Toronto Review: The Guilty
For those who’ve seen Gustav Möller’s 2018 debut The Guilty — Denmark’s Best International Film submission at the Oscars that year — there will be few surprises in store during the course of Antoine Fuqua’s American remake. The set-up is the same: a police officer, off the streets for some sort of disciplinary purpose, is on desk duty at an emergency services call center when he receives a call from a woman who appears to have been abducted. Confined to the call center, he tries to secure her safety through a variety of methods, all while fighting his own increasingly unstable emotional state.
English language remakes — especially those made so soon after their progenitors — have a high bar to clear in order to prove their value, particularly in a day and age where foreign cinema is more accessible than ever. As of this writing I can watch the 2018 version of The Guilty on Hulu, rent it from my service of choice, or pop over to my local library and pick up the DVD. If it’s that easy, why bother with a remake — and one that barely deviates from the beats of the original at that?
The answer to that question — and I say this with no disrespect towards Fuqua or writer Nic Pizzolatto, both of whom tend to produce work I enjoy more often than not — is Jake Gyllenhaal. Despite dabbles along the way with the handsome action hero archetype, Gyllenhaal has slowly but surely become one of our best and most compulsively watchable actors, and while he’s demonstrated impressive range over the years, he’s often at his best when he’s allowed to dip his toes into the weird and the unhinged.
Pizzolatto’s script (adapted from Möller and Emil Nygaard Albertsen’s original) gives him plenty of opportunity to sink into the latter. Gyllenhaal plays up both the simmering rage and the spiraling emotionality of a police officer whose life and very soul seem to be slipping away, refusing to either turn the character into a total monster or exonerate him of his unthinkable misdeeds. You aren’t going to like Officer Baylor, but Gyllenhaal is good enough — in all his twitchy, toxic glory — to make you pity him and hope that he can find a way to push aside his demons for the ninety or so minutes it takes to do the job the police are meant to do.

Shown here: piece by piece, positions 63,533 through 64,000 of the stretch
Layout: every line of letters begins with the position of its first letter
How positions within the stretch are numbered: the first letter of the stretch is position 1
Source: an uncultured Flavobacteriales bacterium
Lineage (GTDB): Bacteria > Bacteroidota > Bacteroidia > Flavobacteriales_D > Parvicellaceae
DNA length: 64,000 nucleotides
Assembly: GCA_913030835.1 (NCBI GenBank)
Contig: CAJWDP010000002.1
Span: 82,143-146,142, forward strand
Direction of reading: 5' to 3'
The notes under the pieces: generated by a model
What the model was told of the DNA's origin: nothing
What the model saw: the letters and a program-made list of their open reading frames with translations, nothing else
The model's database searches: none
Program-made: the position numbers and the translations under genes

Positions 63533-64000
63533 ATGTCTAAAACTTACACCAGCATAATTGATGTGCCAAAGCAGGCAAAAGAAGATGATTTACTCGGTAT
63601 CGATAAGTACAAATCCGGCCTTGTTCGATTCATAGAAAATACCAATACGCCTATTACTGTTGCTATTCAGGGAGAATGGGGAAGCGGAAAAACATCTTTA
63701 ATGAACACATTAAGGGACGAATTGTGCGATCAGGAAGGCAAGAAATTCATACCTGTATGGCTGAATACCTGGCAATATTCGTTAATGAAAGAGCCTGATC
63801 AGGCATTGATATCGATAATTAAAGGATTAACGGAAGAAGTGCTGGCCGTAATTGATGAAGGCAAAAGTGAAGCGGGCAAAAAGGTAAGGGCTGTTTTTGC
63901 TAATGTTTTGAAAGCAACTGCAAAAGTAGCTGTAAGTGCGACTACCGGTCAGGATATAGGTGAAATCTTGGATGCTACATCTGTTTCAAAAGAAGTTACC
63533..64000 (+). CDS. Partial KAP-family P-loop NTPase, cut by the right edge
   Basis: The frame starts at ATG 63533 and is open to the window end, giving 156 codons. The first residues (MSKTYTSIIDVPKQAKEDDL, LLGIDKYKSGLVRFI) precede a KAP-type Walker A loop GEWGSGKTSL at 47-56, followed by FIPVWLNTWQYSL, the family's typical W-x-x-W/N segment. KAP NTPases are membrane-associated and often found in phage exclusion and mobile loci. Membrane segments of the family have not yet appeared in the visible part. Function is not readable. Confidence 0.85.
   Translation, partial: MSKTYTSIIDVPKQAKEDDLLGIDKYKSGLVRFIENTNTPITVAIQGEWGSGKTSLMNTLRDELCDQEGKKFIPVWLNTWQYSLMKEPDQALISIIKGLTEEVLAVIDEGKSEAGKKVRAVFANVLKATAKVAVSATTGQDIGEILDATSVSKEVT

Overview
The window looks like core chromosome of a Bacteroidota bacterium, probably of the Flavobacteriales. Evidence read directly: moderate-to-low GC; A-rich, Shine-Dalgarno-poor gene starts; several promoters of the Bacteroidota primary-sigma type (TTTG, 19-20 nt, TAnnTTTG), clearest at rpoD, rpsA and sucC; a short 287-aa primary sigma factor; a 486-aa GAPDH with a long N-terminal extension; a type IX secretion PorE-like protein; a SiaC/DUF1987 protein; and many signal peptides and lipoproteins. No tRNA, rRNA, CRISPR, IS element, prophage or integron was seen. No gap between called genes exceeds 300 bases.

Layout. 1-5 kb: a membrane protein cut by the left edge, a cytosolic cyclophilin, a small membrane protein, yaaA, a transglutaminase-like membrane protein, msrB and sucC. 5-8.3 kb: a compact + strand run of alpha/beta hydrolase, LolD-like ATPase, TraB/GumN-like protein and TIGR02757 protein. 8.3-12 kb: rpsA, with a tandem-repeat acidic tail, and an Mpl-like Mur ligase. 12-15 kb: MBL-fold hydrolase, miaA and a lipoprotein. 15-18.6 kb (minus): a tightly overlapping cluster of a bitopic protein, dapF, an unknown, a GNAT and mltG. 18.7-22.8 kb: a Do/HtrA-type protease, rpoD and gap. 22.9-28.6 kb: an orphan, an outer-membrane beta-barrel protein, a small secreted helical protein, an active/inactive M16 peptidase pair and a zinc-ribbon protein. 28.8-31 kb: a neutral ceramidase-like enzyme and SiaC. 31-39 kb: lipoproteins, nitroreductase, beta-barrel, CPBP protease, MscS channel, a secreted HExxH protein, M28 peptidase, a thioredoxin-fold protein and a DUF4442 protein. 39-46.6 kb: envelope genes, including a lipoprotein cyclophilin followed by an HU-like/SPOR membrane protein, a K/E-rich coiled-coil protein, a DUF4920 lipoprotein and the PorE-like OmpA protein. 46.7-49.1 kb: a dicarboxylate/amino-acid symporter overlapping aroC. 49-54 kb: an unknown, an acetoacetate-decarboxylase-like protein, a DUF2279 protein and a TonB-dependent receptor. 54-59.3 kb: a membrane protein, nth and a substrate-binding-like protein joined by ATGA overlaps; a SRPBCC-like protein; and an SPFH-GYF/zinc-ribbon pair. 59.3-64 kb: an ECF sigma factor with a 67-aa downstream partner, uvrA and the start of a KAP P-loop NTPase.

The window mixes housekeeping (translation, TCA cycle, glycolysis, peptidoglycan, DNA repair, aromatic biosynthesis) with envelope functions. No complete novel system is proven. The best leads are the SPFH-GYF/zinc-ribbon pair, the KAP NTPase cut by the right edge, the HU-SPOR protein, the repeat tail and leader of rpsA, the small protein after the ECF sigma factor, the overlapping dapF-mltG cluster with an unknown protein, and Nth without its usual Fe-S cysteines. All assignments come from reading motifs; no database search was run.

That the success of the endeavor rests almost solely on Gyllenhaal’s shoulders can be chalked up to Pizzolatto and Fuqua’s (wise) decision to retain the original’s central conceit: the film takes place in a single location, in quasi-real time. Aside from the few other operators floating around, the majority of the cast comprises voice performances only, and while these actors put in solid work, some of the illusion is broken when you can hear but not see some very recognizable figures — though I may just be easily distracted by the game of “wait, is that...Ethan Hawke?!”
Ironically, The Guilty falters most where it departs from its source material. Fuqua, whose sense of tension often impresses, can’t help but undercut the single location anxiety with hazy shots of imagined cars and highway, and — perhaps surprisingly, given Pizzolatto’s unrelenting dark work on True Detective — the script doesn’t feel comfortable reaching the same bleak depths that Möller and Albertsen mined, even though it shares many of the same credulity-stretching narrative elements.
If I were to make a recommendation to someone who’d missed the Danish film, I’d say do yourself a favor and watch that version. But if you’ve already had that experience and don’t mind a mere surface-level reworking, this new project is an impressive enough facsimile with — as we’ve come to expect from Gyllenhaal — a truly excellent performance at its core. I expect that one of these films will weather the test of time better than the other, but for the moment there’s no reason they can’t coexist.